The strongest proposals are then put to the Enterprise Development Board for final review. Once in the portfolio, businesses continue to be supported and their progress tracked. This ‘remote’ support is complemented by local business development partners and mentors identified by the enterprise and therefore easy to access. Mentors are encouraged to act as ‘critical friends’ and may either help to address a specific business issue or more generally mentor the management team.
Measuring business as well as social impact is key. We use quantitative metrics to measure business performance, income and job creation, while also looking at changes in the role of women and in the household economy. Our aim is to show that investment in this sector, through the adoption of an integrated socially inclusive approach, though potentially riskier, will deliver high social, economic and market returns.
Tackling the SME sector in the developing world is key to creating economies that can grow and flourish. This is a massive task and requires collaboration between public and private sector stakeholders to create markets that work for poor people and to help them break down the barriers to participation. Our ultimate aim is to drive more private, institutional and public investment into socially inclusive, agriculturally led, rural enterprise. Applying the right mix of finance will be crucial to creating the case. Neither loans nor grants on their own will do this, but properly targeted grants, used in combination with loans and other business inputs, just might.
Malcolm Fleming is Business Development Manager at Oxfam and one of EDP’s key architects.
The Assosa Farmers’ Enterprise in Ethiopia
EDP is loaning £36,750 to the Assosa Farmers’ Enterprise in Ethiopia to set up an edible oil processing plant and £33,075 to finance the working capital. The plant will allow them to create jobs and secure higher income for everyone in the value chain. Another £19,175 is provided to increase management capacity and £31,875 for project management, monitoring and specific support to women, all in the form of grants. Crucially, in addition to increasing their involvement in the company, women, who are traditonally excluded from decision-making and economic opportunities, will receive additional training and support to take on an exclusive role in the marketing of the sesame oil in the local area.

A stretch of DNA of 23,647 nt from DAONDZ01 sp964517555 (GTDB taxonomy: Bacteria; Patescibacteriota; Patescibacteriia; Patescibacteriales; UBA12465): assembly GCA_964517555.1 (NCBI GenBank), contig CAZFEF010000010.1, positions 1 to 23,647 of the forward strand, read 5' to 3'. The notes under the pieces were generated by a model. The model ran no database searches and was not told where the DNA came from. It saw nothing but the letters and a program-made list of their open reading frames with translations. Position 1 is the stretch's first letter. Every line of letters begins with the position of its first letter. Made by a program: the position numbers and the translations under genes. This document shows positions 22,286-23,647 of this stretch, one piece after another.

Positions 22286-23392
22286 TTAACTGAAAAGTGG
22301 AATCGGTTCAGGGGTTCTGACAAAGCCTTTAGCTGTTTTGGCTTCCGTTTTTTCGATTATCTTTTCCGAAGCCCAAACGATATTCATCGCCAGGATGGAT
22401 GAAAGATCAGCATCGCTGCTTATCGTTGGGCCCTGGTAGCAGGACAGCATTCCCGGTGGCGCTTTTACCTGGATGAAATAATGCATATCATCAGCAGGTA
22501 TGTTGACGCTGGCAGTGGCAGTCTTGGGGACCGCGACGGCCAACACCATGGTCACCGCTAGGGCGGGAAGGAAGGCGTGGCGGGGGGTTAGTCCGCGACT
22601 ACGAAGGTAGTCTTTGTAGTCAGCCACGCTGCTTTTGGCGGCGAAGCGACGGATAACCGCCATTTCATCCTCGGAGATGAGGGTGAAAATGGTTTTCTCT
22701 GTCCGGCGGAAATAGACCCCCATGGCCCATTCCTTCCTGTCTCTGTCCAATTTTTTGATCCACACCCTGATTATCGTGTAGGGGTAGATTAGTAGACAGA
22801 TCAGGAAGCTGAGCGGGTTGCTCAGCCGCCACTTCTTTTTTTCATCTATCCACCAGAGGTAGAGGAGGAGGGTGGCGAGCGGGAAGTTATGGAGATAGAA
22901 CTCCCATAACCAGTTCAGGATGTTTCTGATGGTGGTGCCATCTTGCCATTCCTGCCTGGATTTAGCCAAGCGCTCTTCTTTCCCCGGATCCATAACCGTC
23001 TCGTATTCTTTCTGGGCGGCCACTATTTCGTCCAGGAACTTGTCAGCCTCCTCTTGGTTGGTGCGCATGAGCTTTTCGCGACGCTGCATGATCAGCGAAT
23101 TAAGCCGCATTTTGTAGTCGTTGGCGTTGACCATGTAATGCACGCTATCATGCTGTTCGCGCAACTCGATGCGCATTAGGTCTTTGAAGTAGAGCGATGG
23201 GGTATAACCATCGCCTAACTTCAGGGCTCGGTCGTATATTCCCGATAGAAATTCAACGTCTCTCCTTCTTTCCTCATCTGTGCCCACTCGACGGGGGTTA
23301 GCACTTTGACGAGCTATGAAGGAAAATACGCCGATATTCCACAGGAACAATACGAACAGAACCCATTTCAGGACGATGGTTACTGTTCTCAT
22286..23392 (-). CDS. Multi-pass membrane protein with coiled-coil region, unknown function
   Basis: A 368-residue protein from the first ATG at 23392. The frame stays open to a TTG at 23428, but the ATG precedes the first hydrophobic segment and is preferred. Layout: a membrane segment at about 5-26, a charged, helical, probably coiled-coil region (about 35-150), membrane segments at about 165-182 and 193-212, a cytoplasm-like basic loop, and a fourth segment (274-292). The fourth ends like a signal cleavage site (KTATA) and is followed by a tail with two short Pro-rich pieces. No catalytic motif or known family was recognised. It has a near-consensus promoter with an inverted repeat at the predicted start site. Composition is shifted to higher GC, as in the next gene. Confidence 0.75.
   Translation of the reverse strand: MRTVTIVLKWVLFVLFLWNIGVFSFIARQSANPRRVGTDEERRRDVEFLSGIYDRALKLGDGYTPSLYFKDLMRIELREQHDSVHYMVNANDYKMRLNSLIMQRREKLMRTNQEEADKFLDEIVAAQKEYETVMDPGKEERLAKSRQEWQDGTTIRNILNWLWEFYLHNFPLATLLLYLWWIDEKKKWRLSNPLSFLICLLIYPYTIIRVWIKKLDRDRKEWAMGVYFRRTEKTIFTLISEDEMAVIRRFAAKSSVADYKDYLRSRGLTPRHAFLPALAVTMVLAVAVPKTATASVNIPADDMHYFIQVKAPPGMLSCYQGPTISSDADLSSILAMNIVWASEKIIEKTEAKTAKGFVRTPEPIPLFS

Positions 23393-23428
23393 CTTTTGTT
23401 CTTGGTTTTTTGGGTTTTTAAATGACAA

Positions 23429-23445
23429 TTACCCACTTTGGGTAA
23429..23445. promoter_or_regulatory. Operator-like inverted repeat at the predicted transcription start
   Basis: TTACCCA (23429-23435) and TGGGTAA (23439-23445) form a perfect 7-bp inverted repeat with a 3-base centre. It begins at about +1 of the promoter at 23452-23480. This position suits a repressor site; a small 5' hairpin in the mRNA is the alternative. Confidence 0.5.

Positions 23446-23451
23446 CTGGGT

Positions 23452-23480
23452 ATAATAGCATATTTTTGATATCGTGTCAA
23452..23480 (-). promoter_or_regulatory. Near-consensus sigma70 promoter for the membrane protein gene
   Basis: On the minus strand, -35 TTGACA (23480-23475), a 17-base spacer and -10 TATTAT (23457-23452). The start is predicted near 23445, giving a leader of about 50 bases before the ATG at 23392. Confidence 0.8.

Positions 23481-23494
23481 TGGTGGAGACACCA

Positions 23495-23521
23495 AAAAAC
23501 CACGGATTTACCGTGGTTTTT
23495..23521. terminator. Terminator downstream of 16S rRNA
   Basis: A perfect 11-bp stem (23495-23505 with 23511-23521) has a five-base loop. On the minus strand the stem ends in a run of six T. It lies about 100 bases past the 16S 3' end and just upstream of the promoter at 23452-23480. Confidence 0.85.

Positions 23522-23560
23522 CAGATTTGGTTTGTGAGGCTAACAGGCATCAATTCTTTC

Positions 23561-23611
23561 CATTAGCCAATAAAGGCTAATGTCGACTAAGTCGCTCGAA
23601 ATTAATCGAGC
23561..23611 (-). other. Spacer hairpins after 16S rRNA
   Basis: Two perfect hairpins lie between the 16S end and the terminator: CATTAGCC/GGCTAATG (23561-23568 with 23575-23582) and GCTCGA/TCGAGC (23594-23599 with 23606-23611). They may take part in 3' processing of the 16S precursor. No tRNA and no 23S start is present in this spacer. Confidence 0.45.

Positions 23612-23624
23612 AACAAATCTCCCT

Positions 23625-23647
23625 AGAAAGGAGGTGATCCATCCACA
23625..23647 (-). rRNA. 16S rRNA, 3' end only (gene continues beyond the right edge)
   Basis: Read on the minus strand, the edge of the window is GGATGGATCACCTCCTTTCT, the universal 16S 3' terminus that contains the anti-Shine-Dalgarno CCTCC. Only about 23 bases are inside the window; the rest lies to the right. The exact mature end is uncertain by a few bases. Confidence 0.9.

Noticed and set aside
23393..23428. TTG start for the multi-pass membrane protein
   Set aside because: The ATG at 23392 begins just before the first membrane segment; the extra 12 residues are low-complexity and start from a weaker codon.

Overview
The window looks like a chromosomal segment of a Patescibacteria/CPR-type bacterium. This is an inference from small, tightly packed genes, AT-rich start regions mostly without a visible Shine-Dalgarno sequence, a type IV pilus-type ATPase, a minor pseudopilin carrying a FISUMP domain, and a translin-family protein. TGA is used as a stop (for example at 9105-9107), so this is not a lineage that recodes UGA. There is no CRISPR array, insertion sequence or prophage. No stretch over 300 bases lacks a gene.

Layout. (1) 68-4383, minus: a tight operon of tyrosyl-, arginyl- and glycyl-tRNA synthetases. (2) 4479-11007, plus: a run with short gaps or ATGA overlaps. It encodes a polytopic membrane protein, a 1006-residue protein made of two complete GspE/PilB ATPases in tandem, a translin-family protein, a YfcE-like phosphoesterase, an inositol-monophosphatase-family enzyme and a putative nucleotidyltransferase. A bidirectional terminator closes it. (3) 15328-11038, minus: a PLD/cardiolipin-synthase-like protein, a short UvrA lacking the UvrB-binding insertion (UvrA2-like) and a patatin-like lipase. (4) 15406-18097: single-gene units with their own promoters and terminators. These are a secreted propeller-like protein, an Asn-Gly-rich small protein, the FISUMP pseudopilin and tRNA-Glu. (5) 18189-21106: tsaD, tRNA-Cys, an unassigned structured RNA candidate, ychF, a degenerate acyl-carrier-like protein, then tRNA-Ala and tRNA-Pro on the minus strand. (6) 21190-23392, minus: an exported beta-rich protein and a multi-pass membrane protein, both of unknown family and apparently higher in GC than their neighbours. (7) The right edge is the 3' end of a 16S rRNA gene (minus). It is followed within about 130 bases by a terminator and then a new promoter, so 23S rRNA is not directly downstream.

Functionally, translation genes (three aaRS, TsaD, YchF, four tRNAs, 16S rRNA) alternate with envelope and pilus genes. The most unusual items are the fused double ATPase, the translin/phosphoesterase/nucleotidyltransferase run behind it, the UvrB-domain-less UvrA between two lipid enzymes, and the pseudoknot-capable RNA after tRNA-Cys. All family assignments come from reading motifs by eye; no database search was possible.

From left to right: Mergia Bekele, mentor and founder of Yonad Business Promotion; Mulugeta Tefera, General Manager of Assosa; Yimegnushal Mesganaw, Chairwoman of the Women’s Association.
Comment John Kingston
I welcome the exploration under way in this programme at Oxfam. Social investment – the use of money to achieve a mix of social impact and some financial return – is developing rapidly as a way of using philanthropic capital.
The Gates Foundation’s Social Investment Fund is the most recent indication of this fast-emerging source of capital funding. Microcredit is the best-known example, initially underpinned by grant capital but now using commercial debt.
Lots of realism and practical action is the way forward. So, it is realistic to have a three-way split of loan, technical assistance grant and project support grant. It is also realistic to tell investors that even the loan element, at this early stage, is actually grant money with an expectation of some level of repayment. It is as yet too optimistic to talk of 100 per cent loan repayment, and supporters should be content to see funds stay in local currency for recycling to the next local enterprise. However, the message to the businesses receiving loans should be different, to avoid confusion and loans morphing into grants.
Above all, Oxfam should learn from both success and failure, and publish its research and development findings. Others can then learn, and adapt or copy to increase the access to ‘mini-credit’ for farmers and other entrepreneurs.
John Kingston is chief executive of Venturesome. Email firstname.lastname@example.org